Baseball has moved smartly out of the shadows cast by Barry Bonds when he attacked pitches with superhuman ferocity. Can the sport of cycling retain its popularity after the image of Lance Armstrong pumping up a steep mountain road with a scowl on his face has become a portrait of dishonor?
The disposition of the American cycling public will be tested soon when the 2013 Amgen Tour of California churns through 750 miles of scenery, starting May 12 in Escondido and winding up May 19 in Santa Rosa. Sixteen professional teams comprising 128 riders will compete in the eight-day stage race.
Santa Barbara has a place in the heart of the race. Stage 4, which starts in Santa Clarita, will finish on Cabrillo Boulevard on Wednesday, May 15. The next morning, the riders will take off from the waterfront on Stage 5, a race along the back roads of the county that will finish at Avila Beach.
Patrick Diamante, one of the recreational riders who congregate at the Handlebar coffee house on Canon Perdido Street, said he is ready to embrace the race. “It’s such a good sport, a beautiful sport, a sport a lot of people can enjoy,” he said. “It’s a shame it was corrupted [by the doping scandal]. It was all about the money. The sponsors, the sanctioning bodies, they all knew about it, but they didn’t care. It was all about Lance. If he sells a house, it’s news. They need to turn the page and move on.”
Barney Berglund never lost his enthusiasm for the sport. “I loved riding as a kid, and I rode in college in Colorado,” said Berglund, who works in consulting and finance. He was chairman of the local organizing committee when the inaugural Amgen Tour came through Santa Barbara in 2006, and he was ready to take on the responsibility again when the Santa Barbara Conference & Visitors Bureau and Film Commission made a deal to host the two stages this year.
One of the positives of the Armstrong era was cycling’s role in promoting efforts to fight cancer. The biotechnology giant Amgen, title sponsor of the Tour of California since its inception, has used the race to publicize anti-cancer initiatives. The irony was not lost on Berglund early this year when he was diagnosed with retroperitoneal sarcoma, a rare form of cancer.
“I’m planning to be at the race, but there’s an outside chance I won’t make it,” said Berglund, who has been undergoing chemotherapy treatments. The race will go on, with the help of Jack Bianchi and Susie Willett, who have joined Berglund as cochairs. They are a dream team. Bianchi, a cancer survivor himself, is an outstanding senior athlete (running, cycling, and triathlon) who’s often at the forefront of charitable causes. Willett once competed on UCSB’s cycling club and has taken up the sport again; she works full-time for the Conference & Visitors Bureau.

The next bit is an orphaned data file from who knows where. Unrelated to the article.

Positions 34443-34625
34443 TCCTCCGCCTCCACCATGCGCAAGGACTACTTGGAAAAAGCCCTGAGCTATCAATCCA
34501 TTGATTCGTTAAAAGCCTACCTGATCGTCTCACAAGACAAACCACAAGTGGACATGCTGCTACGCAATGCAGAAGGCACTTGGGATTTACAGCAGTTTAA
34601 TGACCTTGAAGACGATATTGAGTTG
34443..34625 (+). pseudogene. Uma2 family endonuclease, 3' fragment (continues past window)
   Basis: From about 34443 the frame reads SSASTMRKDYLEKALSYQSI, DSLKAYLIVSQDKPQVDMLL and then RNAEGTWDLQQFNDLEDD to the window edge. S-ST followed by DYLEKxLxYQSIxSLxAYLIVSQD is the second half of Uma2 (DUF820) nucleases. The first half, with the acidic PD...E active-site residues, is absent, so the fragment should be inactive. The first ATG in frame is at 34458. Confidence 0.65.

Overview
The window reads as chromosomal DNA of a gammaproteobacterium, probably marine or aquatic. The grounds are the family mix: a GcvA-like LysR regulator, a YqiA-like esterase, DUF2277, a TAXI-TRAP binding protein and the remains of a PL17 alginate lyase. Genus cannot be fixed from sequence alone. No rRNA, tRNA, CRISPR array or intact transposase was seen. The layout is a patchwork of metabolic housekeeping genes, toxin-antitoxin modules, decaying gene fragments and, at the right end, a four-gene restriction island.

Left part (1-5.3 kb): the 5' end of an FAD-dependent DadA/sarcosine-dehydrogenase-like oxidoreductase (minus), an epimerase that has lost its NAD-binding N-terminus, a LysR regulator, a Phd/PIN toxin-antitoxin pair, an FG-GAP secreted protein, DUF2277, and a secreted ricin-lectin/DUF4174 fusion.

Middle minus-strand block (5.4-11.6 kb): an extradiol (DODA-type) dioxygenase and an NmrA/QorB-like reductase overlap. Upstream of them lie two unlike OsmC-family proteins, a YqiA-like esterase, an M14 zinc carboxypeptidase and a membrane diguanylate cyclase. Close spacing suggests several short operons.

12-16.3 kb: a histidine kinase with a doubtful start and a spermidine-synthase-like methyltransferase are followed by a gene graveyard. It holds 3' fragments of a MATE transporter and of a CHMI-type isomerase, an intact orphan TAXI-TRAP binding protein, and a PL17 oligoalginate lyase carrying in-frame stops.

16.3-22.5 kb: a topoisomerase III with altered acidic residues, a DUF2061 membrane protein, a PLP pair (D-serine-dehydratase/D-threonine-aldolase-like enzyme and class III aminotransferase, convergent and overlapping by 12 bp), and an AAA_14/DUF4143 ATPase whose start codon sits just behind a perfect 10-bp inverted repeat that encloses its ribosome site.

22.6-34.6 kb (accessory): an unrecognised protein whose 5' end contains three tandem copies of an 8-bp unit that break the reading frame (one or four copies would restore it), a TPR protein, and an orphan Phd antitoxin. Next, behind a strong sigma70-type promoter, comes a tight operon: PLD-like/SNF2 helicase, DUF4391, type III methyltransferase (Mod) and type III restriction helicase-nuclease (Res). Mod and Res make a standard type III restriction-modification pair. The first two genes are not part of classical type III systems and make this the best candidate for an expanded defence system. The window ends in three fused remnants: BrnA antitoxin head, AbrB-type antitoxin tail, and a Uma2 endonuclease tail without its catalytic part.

To plan for the safe passage of an army of cyclists and support vehicles through the city is no small task, but Willett said, “We’re doing something that we’re passionate about.”
The organizers recommend three ways the public can become more closely involved with the race:
• Volunteers are needed to serve as course marshals. Sign up at the Amgen Tour website (amgentourofcalifornia.com).
• Those who want to view the Stage 4 finish in style can purchase a pass to the VIP Viewing Party for $75. Inside a tent at the finish line, guests will sample food and drink, watch the progress of the race on big-screen TVs, and bid on race souvenirs. Proceeds will benefit the Julie Main Endowment (for cancer research) and the Bike Coalition (SantaBarbaraTourOfCalifornia.com).
• Santa Barbara is one of four host cities to stage a Breakaway Mile, a ceremonial walk for people affected by cancer, prior to the arrival of the cyclists. It is limited to 150 participants (amgentourofcalifornia.com/breakawaymile).
SERIOUS SERIES: Back-to-back series wins have elevated UCSB above .500 (8-7) in the Big West Conference baseball standings. The Gauchos’ next six games are crucial — at home against third-place UC Irvine (10-5) this weekend (May 3-5), and the following weekend at second-place Cal State Northridge (11-4).
ANYONE FOR TENNIS TITLES? UCSB’s first Big West championship of 2012-13 came unexpectedly from the fifth-seeded men’s tennis team. The Gauchos registered three upsets at Indian Wells — over No. 4 Hawaii, No. 1 UC Irvine, and No. 3 Pacific — to win their eighth conference title, their first since 2009, and an NCAA tournament berth. … Bruna Magalhaes, an SBCC freshman from Brazil, won the Community College State women’s singles championship at the Ojai Tournament. She dominated Sarah Anderson of Fullerton 6-2, 7-6 (7-1 tiebreaker) in the final.
YOUNGER, FASTER, STRONGER: The track and field at La Playa Stadium will be abuzz with activity Sunday, May 5, during Club West All County Youth (Grades 1-8) Championships.